Through an introduction to civics, geography, economics, and history, students will understand their roles and responsibilities as citizens within their own context. Students will also learn about their own culture and how it impacts understanding of oneself and others as well as get introduced to aspects of our national culture.
Through the study of civics, geography, economics, and history, students will understand how a community functions and how each member contributes to the community for the common good. Students will study their local community and learn about characteristics that define urban, suburban, and rural communities. Democratic principles and participation in government are introduced. Community resources, environment, change over time, and cause/effect are examined.
Through the study of geography and economics, the students’ lenses expand to learn how their world is interconnected globally. Students will develop a spatial understanding of the world around them so they can understand how other cultures and civilizations are interconnected and have influenced who we are as a community, state, and nation. United States history, world history, and civics will also be taught.
Students will study Arizona with an integrated approach, considering the contributions of various cultural and ethnic groups, including the 22 Indian Nations that reside in Arizona, the structure of the state and local governments, the roles and responsibilities as citizens of Arizona, and the economic, political, and geographic elements of the state.
Students will study the Americas (North, Central, and South America along with the Caribbean Islands) using an integrated approach considering the theories about the first peopling of the Americas, the development of Mesoamerican and South American civilizations, American Indian life in the Americas prior to European exploration, the causes and consequences of European exploration and colonization, the contributions of various cultural and ethnic groups in relation to the development of the Americas, and the roles and responsibilities as members of a society.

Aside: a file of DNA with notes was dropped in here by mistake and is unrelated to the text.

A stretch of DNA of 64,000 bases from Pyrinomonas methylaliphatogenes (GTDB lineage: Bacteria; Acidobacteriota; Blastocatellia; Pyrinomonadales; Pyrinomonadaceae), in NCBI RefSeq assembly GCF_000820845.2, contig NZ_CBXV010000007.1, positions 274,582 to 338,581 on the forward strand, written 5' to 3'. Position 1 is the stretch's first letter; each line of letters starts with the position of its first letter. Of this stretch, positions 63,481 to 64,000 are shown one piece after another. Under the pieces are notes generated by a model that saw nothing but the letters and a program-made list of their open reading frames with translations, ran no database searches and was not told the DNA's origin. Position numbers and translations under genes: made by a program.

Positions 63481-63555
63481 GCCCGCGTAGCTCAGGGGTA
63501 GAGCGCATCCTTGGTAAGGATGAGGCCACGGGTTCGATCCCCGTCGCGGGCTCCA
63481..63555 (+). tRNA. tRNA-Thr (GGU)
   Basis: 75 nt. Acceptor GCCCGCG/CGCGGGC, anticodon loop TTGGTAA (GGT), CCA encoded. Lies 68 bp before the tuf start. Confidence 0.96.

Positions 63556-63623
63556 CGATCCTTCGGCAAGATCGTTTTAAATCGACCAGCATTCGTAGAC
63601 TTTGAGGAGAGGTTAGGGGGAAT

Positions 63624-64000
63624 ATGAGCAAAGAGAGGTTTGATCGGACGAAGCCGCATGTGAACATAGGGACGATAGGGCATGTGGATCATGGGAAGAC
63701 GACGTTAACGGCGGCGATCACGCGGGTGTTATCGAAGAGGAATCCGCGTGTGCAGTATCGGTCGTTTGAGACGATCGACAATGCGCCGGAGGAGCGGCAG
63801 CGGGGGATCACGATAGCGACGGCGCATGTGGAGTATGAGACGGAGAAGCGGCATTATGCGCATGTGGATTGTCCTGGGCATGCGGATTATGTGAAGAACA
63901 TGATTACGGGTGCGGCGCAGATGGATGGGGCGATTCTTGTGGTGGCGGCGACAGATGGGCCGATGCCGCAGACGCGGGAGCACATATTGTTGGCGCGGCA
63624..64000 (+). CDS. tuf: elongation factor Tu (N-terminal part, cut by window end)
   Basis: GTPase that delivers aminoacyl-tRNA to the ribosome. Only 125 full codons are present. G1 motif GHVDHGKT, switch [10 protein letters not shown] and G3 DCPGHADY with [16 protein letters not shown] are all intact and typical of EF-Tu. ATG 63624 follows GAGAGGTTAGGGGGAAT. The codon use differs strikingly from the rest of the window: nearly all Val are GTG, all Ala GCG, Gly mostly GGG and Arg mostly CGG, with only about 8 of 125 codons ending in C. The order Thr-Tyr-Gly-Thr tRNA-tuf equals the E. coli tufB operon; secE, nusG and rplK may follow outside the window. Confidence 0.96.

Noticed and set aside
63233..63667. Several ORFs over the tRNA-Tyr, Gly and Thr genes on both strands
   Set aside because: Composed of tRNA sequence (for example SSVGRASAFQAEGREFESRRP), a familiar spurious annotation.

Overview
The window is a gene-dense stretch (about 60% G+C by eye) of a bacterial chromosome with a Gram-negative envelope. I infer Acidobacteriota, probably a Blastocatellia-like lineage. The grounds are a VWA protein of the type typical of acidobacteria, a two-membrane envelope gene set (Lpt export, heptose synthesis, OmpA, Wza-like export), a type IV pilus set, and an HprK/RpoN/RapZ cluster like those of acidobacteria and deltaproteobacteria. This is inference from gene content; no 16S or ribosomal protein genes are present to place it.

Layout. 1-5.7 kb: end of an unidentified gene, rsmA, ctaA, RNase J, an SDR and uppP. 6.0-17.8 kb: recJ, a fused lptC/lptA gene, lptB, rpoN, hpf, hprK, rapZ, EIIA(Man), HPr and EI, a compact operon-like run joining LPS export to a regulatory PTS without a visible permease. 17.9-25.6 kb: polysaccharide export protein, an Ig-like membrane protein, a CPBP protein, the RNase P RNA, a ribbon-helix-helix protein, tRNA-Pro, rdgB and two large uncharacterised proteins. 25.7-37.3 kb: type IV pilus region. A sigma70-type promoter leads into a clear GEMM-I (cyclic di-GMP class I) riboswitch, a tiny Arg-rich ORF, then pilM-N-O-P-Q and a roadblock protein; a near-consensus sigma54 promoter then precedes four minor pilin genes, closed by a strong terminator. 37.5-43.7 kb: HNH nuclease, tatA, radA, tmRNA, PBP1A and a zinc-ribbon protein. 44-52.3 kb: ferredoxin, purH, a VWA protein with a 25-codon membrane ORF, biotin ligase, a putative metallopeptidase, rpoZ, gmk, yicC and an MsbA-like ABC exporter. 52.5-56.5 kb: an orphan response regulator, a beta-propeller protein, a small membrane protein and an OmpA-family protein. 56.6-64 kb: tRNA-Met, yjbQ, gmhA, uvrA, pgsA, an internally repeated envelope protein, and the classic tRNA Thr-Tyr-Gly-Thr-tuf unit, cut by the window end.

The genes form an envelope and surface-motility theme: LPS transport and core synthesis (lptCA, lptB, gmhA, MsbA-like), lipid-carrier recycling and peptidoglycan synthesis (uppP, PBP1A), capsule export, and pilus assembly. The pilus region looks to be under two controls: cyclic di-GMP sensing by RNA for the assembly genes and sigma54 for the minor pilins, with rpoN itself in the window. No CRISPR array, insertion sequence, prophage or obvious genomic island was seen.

Students understand the history of the United States within an integrated approach considering the historic and economic events from American Revolution to Industrialism, the development and structure of the national government, the influence of immigration, the contributions of various cultural and ethnic groups to the changing social and political structure of the United States, and the roles and responsibilities as citizens of the United States.
In kindergarten, students use their senses to help them make observations about the world around them, recognizing patterns and the structures and functions of living and non-living things.
In first grade, students develop an understanding of causal relationships as they investigate how objects can impact other objects from a distance or by contact with each other. They also develop systems thinking as they investigate how organisms interact with Earth for survival and how life systems have cycles.
In second grade, students develop an understanding of systems and system models along with energy and matter. Students develop an understanding of observable properties of matter, how energy changes matter, the distribution, and role of water and wind, and how life on Earth depends on an energy source.
In third grade, students develop an understanding of systems and system models along with structure and function involving energy and matter.